I love to roll new words around my brain, watch where they settle, wait for what the sounds make me feel. Looking at them on a page can be equally as satisfying, as I study the shapes or the way various nations adjust the spelling to suit their needs or proclivities. As a linguistics major, briefly, at university, I found it tremendously satisfying to explore combinations of phonemes (sounds) and relate them to morphemes (the smallest units of meaning in a language). It was all so … miraculous. Think about it: early man sits in a cave in ancient Wales. He looks at his cavemate, who is trying to get his woolly mammoth chop out of the new-fangled fiery thing as his fingers disintegrate. The combination of sounds, “ffŵl” (because only the English cavemen were spelling it “fool”) escapes the observer’s lips for the first time. Miraculous, really. And now you know why I was only a linguistics major for a short time. According to my professors, there was way more to the development of language than “It’s a miracle!”
So these days, I focus on the way words make me feel or what they conjure up. “Struth” makes me think of my father, watching the evening news as a child while some politician shared the latest hare-brained idea for increasing taxes. I never hear that word anymore. It’s been replaced with harsher words, usually including the ‘k’ sound at either the beginning or the end. “Whortleberry” is another evocative word for me. I don’t even really know what one is, but the word evokes gentle English countryside and jam while necessitating lingual gymnastics.
But my new favorite word is “slobbies.” You can’t find it in a dictionary. You can find “slob,” meaning “a lazy or slovenly person,” according to Collins. But no one’s yet thought to formally define “slobbies” in the academic annals of language. It came to me via my friend, Steve. He’s from the north of England. He spends as much time being teased about his accent in his south of England home as I do about my accent in Wisconsin. Anyway, on my recent visit home, Steve told the gathered group we should all “get our slobbies on” before settling in to watch the evening’s entertainment. “Slobbies?” Was it a northern term for “alcoholic buzz,” seeing as wine was on the table? No, “slobbies” means something comfortable, like sweatpants, or pajamas, or anything that allows you to feel completely relaxed. Slovenly. Like a slob. The word even sounds lazy. Perfect! I love wearing slobbies! I’m a slobbyist! I just didn’t know it until I heard the word. I now look around clothing stores for the Slobbies Department, and relegate old clothes no longer fit for human observation to the “slobbies” pile. (A homebound writer needs a large slobbies pile.) Anyway, the word makes me feel good and reminds me of home and family and good times and comfort and, yes, wine too. Thanks, Steve.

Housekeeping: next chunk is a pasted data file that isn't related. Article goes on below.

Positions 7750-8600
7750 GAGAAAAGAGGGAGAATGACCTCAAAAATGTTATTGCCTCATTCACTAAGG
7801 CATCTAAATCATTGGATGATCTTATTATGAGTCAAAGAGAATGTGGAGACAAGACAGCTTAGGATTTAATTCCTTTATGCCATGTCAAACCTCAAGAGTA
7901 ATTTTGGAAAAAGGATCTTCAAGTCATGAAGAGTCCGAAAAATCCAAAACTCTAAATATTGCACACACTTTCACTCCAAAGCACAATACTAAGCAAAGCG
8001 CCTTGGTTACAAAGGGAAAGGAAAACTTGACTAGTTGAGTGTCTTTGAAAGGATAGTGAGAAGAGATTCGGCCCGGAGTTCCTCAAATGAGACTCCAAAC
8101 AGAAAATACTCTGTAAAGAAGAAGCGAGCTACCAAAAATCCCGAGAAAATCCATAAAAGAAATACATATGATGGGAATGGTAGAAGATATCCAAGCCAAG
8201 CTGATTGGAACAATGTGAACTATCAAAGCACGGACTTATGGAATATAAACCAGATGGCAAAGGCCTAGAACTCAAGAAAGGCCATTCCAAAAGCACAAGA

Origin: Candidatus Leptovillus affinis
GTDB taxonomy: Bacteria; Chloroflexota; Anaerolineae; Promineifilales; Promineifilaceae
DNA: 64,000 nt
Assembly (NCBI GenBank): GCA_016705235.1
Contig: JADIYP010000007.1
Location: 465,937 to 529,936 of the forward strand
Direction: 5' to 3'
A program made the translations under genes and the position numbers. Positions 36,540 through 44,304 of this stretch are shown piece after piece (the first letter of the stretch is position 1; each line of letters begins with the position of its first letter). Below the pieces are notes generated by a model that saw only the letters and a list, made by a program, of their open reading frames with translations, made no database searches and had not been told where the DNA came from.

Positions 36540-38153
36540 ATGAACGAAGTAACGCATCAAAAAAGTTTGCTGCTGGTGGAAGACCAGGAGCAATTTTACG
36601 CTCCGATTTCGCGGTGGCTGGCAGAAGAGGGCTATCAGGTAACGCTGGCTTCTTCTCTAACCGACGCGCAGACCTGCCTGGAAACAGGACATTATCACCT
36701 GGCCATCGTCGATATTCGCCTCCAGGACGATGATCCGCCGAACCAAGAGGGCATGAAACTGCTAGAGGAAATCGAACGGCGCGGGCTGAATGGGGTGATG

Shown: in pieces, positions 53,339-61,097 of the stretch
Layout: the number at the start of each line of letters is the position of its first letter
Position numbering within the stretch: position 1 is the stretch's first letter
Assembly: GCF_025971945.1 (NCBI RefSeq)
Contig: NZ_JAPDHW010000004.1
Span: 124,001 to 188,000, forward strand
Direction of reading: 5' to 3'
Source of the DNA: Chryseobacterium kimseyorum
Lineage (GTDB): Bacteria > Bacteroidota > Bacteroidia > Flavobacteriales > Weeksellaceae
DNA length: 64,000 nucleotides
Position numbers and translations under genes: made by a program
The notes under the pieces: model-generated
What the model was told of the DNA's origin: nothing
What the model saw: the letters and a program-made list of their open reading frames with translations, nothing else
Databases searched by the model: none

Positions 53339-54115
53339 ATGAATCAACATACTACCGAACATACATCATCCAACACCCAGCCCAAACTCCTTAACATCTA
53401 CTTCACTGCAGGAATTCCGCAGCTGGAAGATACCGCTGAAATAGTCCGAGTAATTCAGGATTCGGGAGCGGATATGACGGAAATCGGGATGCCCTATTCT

I wonder: did cavemen wear slobbies? And what did their “slobbies” word look and sound like?
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